When we put the resurfaced gas tank in about 3 years ago, and it received a new sending unit.
The gauge cluster is a restored unit.
What I checked:
I checked the tank with my backup gauge (a wooden dowel) and there is plenty of gas. A circuit tester shows a very faint glow (almost imperceptible)  at the gauge connection under the dash (key"on").

Any other things I should try before jacking up the car and (gasp) removing the tank?


Richard Williams
 

Your tank has lost the ground. I had the same problem. I ran a ground wire from one of the sending mount screws up to the back of the instrument panel mount screws. Problem solved. Good luck. Rich W.

On Tuesday, March 9, 2021, 07:18:42 PM PST, Paula W <paula_whitney@...> wrote:


After starting the car today the fuel gauge started bouncing wildly, with the center of oscillation moving slowing towards "E" and finally dying before my eyes. The car continued to run.
When we put the resurfaced gas tank in about 3 years ago, and it received a new sending unit.
The gauge cluster is a restored unit.
What I checked:
I checked the tank with my backup gauge (a wooden dowel) and there is plenty of gas. A circuit tester shows a very faint glow (almost imperceptible)  at the gauge connection under the dash (key"on").

Any other things I should try before jacking up the car and (gasp) removing the tank?


Paula W
 

Don - In case you want to try yet another fuel sending unit, we got our fuel tank sending unit from Service Motors. It worked right away until this (hopefully) grounding problem. I never inquired about the resistance of the wires, however. Dale at Service Motors may be able to tell you.


Don Pitchford
 

Paula,
Thanks for the information. I figure I will need to order at least 1 or 2 new sending units since one fell apart when I removed it and another has never worked since I got the car many years ago. When I get a new one I'll measure the resistance. My main reason for wanting to know the value is that I build a lot of "test fixtures" so I can isolate problems as quickly as possible.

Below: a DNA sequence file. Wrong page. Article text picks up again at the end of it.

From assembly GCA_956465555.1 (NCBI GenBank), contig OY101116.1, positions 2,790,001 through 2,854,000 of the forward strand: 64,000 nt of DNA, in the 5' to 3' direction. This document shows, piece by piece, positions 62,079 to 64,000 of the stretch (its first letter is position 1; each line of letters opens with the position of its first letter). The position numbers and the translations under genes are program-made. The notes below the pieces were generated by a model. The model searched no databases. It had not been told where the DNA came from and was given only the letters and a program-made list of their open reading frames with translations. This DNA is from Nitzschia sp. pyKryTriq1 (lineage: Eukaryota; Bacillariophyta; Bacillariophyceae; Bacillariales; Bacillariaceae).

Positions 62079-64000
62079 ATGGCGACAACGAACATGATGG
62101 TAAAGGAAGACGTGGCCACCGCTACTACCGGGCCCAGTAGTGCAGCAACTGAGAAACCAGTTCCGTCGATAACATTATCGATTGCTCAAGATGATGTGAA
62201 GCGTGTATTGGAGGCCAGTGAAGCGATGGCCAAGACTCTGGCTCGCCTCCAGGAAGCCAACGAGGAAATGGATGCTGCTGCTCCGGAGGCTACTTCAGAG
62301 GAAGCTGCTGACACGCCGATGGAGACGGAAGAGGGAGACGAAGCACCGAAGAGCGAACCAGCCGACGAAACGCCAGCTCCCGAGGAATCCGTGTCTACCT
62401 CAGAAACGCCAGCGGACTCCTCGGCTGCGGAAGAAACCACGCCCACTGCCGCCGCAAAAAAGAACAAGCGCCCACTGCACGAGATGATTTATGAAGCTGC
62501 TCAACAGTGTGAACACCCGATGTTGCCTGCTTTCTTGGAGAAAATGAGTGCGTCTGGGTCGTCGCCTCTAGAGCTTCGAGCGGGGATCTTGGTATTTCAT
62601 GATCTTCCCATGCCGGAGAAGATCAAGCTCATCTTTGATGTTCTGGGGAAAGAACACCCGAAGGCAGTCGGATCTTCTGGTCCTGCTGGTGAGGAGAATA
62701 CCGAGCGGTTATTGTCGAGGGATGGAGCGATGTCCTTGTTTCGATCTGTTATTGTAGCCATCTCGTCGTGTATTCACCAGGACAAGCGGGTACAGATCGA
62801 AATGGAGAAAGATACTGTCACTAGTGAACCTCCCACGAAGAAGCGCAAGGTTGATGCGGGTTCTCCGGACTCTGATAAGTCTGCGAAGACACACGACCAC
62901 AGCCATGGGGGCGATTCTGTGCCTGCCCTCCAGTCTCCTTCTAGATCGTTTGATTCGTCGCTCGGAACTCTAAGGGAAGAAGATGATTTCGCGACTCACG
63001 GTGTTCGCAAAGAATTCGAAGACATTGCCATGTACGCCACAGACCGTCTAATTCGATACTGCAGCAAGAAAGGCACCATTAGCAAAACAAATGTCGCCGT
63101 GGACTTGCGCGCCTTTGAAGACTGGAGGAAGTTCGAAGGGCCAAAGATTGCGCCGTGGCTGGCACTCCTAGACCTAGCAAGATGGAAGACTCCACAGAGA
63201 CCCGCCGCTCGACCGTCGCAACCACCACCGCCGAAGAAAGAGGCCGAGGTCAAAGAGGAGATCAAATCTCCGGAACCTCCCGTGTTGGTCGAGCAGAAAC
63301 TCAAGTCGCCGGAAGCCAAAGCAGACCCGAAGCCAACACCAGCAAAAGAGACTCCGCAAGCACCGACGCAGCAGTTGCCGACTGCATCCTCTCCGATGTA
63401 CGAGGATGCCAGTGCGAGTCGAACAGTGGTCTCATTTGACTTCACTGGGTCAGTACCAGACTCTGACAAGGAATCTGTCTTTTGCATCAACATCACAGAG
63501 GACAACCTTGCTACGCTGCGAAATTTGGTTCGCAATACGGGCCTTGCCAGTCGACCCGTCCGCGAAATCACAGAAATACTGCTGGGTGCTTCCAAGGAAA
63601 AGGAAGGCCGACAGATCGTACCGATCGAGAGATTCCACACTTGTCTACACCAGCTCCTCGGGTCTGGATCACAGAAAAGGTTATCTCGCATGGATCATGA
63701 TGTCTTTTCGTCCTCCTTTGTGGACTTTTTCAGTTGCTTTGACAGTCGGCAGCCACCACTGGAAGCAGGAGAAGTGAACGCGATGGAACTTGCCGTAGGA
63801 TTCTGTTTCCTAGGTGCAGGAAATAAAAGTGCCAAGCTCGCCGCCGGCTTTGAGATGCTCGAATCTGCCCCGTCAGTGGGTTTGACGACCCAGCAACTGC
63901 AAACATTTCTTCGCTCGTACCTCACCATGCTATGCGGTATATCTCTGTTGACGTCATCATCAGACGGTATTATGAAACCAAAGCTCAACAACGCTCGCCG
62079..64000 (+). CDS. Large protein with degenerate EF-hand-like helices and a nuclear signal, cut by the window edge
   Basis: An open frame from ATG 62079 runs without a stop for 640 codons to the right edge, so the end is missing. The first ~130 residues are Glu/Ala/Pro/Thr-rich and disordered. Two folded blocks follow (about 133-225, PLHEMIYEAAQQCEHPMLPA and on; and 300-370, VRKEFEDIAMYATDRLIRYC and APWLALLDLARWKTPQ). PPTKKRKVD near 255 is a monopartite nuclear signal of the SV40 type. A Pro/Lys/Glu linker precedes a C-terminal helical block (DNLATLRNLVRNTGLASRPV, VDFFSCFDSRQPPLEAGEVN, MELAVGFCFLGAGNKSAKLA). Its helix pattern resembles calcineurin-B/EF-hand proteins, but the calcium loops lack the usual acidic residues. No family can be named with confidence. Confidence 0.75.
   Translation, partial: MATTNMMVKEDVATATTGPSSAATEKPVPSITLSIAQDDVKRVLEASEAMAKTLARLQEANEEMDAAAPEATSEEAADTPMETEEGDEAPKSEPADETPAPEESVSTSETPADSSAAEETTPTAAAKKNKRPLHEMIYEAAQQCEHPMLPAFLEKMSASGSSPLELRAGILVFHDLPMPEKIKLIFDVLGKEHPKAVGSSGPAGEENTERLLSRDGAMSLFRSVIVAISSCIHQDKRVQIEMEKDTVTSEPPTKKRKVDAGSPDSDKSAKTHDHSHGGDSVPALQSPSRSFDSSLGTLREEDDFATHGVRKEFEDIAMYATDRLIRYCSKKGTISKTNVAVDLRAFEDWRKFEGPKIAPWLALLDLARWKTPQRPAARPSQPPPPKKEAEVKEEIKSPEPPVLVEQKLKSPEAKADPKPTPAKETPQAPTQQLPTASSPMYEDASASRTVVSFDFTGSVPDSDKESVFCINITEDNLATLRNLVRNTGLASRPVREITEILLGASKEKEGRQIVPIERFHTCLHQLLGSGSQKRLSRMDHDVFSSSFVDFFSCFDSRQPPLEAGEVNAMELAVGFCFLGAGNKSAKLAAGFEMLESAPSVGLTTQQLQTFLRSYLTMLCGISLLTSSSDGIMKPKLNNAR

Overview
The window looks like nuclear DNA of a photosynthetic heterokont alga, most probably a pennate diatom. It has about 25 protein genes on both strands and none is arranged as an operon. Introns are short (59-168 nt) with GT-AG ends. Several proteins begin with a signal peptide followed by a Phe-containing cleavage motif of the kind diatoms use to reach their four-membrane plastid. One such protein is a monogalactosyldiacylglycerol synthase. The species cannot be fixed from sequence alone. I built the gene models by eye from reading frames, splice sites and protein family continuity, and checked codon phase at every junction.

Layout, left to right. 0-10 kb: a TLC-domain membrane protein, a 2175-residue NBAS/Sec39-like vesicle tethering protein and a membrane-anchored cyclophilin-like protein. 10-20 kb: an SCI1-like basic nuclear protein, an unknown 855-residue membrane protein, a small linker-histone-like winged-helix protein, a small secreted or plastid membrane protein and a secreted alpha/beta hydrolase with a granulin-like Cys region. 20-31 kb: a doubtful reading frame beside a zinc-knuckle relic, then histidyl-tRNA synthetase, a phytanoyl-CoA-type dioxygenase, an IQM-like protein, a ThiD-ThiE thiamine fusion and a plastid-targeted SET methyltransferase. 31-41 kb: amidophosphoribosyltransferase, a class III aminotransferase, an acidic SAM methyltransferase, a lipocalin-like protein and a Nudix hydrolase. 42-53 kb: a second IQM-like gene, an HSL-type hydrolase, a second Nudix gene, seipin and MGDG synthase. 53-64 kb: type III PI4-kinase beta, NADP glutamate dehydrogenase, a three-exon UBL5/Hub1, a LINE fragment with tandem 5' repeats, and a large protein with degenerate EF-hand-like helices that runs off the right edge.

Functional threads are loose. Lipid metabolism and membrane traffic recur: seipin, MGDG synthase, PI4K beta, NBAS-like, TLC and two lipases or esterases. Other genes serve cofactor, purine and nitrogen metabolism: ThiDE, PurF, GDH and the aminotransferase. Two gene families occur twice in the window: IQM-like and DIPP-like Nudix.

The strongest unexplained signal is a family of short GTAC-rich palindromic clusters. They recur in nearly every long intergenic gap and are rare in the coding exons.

Thanks, Don Pitchford

On Wednesday, March 10, 2021, 11:52:43 AM CST, Paula W <paula_whitney@...> wrote:


Don - In case you want to try yet another fuel sending unit, we got our fuel tank sending unit from Service Motors. It worked right away until this (hopefully) grounding problem. I never inquired about the resistance of the wires, however. Dale at Service Motors may be able to tell you.


Paula W
 

While my sending unit ground problem persists, may I still use a Battery Tender on the car? (I'm only just learning about electrical systems on older cars and all the first chapters of my resources emphasize safety, as they should.)

Alternatively, I'll can take the battery out of the car, but would prefer not too.


David Stubenvoll
 

If you want to err to the super safe side, keep the tender on the battery but disconnect at least one if not both of the terminals from the car. 


Jim Liberty
 

Just disconnect the ground at the battery when you work on anything electrical.      ................Jim.

On Wed, Mar 10, 2021 at 1:54 PM Paula W <paula_whitney@...> wrote:
While my sending unit ground problem persists, may I still use a Battery Tender on the car? (I'm only just learning about electrical systems on older cars and all the first chapters of my resources emphasize safety, as they should.)

Alternatively, I'll can take the battery out of the car, but would prefer not too.


Richard Williams
 

I use a battery tender on my cars all the time. You will be just fine with it in the car connected.

On Wednesday, March 10, 2021, 01:54:45 PM PST, Paula W <paula_whitney@...> wrote:


While my sending unit ground problem persists, may I still use a Battery Tender on the car? (I'm only just learning about electrical systems on older cars and all the first chapters of my resources emphasize safety, as they should.)

Alternatively, I'll can take the battery out of the car, but would prefer not too.